Using your iPad / iPhone Effectively

Instructor: Mike Murray

Monday, March 5; Wednesday, March 7; and Friday, March 9 from 1:30 to 3:30 p.m.

Cost: $43 members; $55 non-members

This class is intended for new users of either iPhones or iPads as well as experienced users who may want some additional tips and “tricks.” Topics include familiarization with device controls, how to use various touch gestures, how to check/change device settings and Wi-Fi connectivity, how to find and download apps from Apple’s Apps Store and familiarization with some of the built-in apps such as Email, Photos, Safari, Messaging, Contacts and FaceTime. Students should bring their devices to class and will need to know their Apple Store ID and Apple Store password. Please note that this class covers only Apple devices, not Android Smartphones / tablets.

Mike Murray worked for more than 25 years in Information Technology at DeVilbiss and Dana in Toledo as well as several other companies. He is currently the moderator for the Computer Club at the Sylvania Senior Center.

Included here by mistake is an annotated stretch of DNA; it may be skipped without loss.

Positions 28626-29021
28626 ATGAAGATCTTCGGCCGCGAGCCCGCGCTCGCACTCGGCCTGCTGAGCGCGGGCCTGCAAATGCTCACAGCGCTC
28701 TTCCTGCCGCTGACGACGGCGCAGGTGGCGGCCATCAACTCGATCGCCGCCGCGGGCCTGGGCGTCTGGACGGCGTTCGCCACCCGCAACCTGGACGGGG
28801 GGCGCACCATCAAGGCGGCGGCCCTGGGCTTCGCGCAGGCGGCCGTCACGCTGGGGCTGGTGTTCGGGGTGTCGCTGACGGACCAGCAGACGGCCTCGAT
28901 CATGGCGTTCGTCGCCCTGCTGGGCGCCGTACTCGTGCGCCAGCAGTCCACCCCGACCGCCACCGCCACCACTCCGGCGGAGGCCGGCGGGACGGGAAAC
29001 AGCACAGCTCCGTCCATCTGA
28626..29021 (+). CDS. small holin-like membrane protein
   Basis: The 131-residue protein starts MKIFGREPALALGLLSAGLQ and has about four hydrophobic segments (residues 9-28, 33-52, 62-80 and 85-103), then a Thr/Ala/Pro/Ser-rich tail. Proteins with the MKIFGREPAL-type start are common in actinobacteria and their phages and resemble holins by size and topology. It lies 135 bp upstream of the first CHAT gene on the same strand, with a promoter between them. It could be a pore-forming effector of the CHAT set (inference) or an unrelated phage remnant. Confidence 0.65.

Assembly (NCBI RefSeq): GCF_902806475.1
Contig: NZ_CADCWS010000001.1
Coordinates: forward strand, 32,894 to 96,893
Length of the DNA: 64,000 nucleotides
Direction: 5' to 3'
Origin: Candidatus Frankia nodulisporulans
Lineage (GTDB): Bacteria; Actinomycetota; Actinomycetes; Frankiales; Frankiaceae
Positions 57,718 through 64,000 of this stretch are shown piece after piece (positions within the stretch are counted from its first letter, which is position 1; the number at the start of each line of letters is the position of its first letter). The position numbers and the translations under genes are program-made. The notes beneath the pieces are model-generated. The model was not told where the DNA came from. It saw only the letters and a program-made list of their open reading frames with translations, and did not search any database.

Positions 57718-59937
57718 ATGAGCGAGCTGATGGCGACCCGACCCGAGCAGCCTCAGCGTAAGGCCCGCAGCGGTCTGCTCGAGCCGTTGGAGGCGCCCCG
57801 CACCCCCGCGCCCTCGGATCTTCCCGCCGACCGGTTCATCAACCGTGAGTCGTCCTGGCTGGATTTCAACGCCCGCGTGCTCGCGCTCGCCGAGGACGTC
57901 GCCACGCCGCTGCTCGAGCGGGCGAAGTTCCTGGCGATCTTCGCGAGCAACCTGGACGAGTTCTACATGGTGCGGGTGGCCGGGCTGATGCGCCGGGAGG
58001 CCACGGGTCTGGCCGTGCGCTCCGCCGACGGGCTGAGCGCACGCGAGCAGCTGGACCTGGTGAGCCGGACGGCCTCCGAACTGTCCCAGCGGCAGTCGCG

Just How Dark Were the Dark Ages?

Instructor: Chris Rilling

Tuesday, March 6 from 1 to 3 p.m.

Cost: $20 members; $32 non-members

Castle, cathedrals and crusades; oh my! Contrary to common belief, this was actually a time of learning and innovation. Instructor Chris Rilling is both an educator and artist. After receiving a Masters in Art Education from The University of Toledo, Rilling taught art and art history at Owens Community College and Northview High School.

Castles and Fortresses: The Architecture of Defense

Instructor: Kristin Baldeschwiler

Saturdays, March 10, 17 and 24 from 10 a.m. to 12 p.m.

Cost: $43 members; $55 non-members